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Ford's capable F-150 is our recommended pick for a full-size truck. With a wide variety of cabs, styles and equipment from which to choose, you can't go wrong. And while it doesn't necessarily excel in any given area when stacked up against its competition, its appeal and performance average out to best-in-class status. No wonder it's the best-selling vehicle in the world.
Wide range of configurations and features, capable powertrains and suspension, attractive styling inside and out.
Everybody and his brother has one.
A new King Ranch SuperCab arrives for 2002, joining the SuperCrew version near the top of the F-150 food chain. All King Ranch trucks get lighted visor mirrors with a HomeLink universal transmitter and a Travel Note recording device, while KR SuperCrews have automatic climate control and an available second-row bench seat that replaces the standard rear captain's chairs. Get the Harley-Davidson edition for a supercharged 5.4-liter Triton V-8 engine that adds 80 horsepower and new styling cues in the form of flame pin striping and chrome accessories, a new upper chrome billet grille, clear-lens headlamps and clear-lens parking lamps embossed with the label and rivets surrounding the center cap of the 20-inch wheels. The lower-line F-150 XL gets standard air conditioning, and its 4.2-liter V6 receives a ULEV rating. An FX4 off-road equipment package can be added to XLT or Lariat 4WD models and includes upgrades like Rancho shocks, skid plates, special wheels and unique trim. Carryover improvements from late 2001 include seat-mounted seatbelts on SuperCabs, child seat-tether anchors and rear head restraints on SuperCrew models. Also added late in 2001 were optional heated front seats (XLT and Lariat), a power sunroof (XLT and Lariat SuperCab and Crew) and a rear-seat entertainment system (XLT and Lariat SuperCrew).
In the music scene, artists that top the sales charts are rarely considered the best in terms of quality. The same thing goes for prime-time TV shows or the most popular fast food restaurants. It almost seems to be an inverse relationship; the worse a product is, the more popular it is.
This theory doesn't bode well for the Ford F-150. Not only is it the best-selling pickup in the country, it's the best-selling vehicle, period. But for whatever reason, the F-150 bucks the trend. It has the sales numbers, the universal appeal and the quality to keep it in the top spot.
One particular advantage to the F-150 is its wide range of body and option configurations. You can order the F-150 as a Regular Cab, SuperCab or SuperCrew, the SuperCrew being the crew-cab model with four doors and a short bed. Then, on everything except the SuperCrew, you have the choice of a 6.5- or 8-foot cargo box in either Styleside or Flareside design. There are three trim levels: XL, XLT and Lariat. There are also two special SuperCrew models offered: the heavy-metal Harley Davidson F-150 Crew Cab and the pimped-out King Ranch, the latter now available as a SuperCab in addition to last year's SuperCrew.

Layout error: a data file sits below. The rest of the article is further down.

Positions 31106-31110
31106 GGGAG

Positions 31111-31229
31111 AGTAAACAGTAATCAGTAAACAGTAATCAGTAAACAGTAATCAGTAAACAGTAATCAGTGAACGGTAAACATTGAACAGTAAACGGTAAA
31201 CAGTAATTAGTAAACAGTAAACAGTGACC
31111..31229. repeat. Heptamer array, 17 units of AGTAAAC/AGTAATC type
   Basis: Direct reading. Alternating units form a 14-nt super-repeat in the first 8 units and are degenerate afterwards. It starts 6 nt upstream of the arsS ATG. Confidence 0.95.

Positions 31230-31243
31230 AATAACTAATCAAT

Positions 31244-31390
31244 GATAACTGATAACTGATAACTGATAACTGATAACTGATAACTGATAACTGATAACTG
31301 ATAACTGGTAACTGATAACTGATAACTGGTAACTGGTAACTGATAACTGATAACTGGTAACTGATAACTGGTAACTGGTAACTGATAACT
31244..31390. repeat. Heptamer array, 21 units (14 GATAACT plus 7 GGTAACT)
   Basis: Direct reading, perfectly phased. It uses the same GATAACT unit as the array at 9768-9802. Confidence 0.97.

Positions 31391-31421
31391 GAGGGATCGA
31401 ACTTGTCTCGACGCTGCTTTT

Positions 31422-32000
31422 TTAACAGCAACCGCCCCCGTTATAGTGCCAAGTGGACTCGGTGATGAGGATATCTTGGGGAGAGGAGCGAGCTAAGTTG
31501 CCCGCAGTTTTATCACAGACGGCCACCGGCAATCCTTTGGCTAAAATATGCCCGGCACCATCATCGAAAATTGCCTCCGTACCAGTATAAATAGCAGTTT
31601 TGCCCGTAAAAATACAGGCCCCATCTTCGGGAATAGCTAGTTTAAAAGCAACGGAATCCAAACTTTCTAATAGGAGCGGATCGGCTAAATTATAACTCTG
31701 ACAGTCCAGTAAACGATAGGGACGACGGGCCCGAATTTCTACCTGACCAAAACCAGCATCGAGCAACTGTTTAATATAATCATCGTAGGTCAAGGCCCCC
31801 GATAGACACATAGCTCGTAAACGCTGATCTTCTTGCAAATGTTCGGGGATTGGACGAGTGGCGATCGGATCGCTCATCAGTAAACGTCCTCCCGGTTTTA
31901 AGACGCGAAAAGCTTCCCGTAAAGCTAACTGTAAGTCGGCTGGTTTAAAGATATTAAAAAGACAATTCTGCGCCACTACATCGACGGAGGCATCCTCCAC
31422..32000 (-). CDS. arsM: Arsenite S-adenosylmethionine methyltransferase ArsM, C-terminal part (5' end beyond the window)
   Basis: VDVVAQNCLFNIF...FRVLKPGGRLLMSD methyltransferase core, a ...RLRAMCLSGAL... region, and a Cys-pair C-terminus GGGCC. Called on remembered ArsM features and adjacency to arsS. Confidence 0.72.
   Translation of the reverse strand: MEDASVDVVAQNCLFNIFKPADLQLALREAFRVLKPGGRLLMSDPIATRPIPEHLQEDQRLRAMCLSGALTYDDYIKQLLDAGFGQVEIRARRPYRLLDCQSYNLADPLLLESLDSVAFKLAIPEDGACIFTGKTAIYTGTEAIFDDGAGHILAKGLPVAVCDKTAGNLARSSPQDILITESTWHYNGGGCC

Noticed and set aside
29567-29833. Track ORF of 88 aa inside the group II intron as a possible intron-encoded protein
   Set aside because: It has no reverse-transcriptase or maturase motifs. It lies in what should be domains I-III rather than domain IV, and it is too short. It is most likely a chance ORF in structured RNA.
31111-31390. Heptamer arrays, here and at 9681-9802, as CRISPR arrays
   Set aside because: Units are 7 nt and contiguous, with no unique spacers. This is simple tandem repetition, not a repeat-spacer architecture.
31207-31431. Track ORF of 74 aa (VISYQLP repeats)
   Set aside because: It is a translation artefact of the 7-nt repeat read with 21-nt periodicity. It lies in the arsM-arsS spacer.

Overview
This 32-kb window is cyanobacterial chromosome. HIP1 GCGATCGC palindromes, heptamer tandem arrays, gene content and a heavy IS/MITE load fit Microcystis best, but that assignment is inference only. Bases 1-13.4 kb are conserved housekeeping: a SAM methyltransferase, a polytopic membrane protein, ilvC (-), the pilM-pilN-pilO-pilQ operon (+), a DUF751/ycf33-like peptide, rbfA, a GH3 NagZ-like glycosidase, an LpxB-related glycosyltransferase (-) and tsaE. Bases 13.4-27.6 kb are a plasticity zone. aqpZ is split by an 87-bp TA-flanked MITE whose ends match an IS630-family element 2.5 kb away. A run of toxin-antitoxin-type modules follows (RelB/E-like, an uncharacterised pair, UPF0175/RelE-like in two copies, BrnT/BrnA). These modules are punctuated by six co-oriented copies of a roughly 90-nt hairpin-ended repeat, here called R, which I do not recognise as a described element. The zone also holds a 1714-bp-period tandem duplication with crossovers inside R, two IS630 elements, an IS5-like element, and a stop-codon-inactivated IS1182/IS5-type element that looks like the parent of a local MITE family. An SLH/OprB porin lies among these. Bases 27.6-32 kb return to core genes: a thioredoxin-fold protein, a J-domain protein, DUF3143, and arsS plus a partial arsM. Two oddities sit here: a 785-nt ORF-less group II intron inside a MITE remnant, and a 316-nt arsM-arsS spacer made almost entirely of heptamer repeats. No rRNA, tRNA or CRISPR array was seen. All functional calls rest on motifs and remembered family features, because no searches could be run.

Ford offers four different engines. The smallest is a 202-horsepower 4.2-liter V6 with either a manual or automatic transmission. This engine meets ULEV emissions standards for 2002. Next up is a 4.6-liter V8 with 231 horsepower and 293 pound-feet of torque. The biggest engine available is a 5.4-liter V8 generating 260 horsepower and 350 lb-ft of torque. The Harley Davidson model gets a supercharged version of the Triton V-8, delivering 340 horsepower and 425 lbs.-ft. of torque.
Towing and cargo capacities vary depending on model. For maximum payload ability, you'll want to order the 7700 Payload Group, which includes mechanical modifications that increase gross vehicle weight to 7,700 pounds.
The F-150's feature list is comparable to many family cars and luxury sedans. Driver and passenger front airbags are standard, as are four-wheel ABS and child safety seat anchor points. F-150 Lariat's are the most luxurious, and they come standard with features like 17-inch wheels, power adjustable pedals and leather seating.
Even more car-like is the F-150 SuperCrew. It has been designed for consumers who want more interior space without compromising the functional capability and versatility of a full-size pickup. Unlike the SuperCab, which has smaller hinged doors that swing out clamshell-style, the SuperCrew actually mates an Expedition cabin with a shortened cargo bed. It has four full-size doors separated by a B-pillar on each side, with inside and outside handles on each door. Despite the larger cabin, the F-150 SuperCrew is still the same overall length as the SuperCab model. Add King Ranch or Harley Davidson trim to a Lariat, and you've got the finest F-150 money can buy.
On both pavement and rocky trails, the F-150 offers up a stable ride and plenty of power. Steering is somewhat twitchy, but otherwise this truck can be used for long freeway trips with no problem. The front seats are comfortable, and the extra rear-seat space in SuperCab models is perfect for extra cargo or children. Use the handy SuperCrew for adults who need to ride in back. The interior design mirrors that of the popular Expedition SUV, with most of the controls and switches easy to find and operate.
Overall, the F-150 is an excellent blend of style, comfort and utility. The full-size trucks from General Motors, DaimlerChrysler and Toyota all have their individual advantages, but none can match the Ford's level of competence in all areas. About the only significantly negative thing you can say about an F-150 is that there are just too many of them on the road!
Laura's old car was costing her a small fortune every month for gas and repairs. She didn't even want to drive her kids to the park any more. But buying a new Kia Soul changed all that.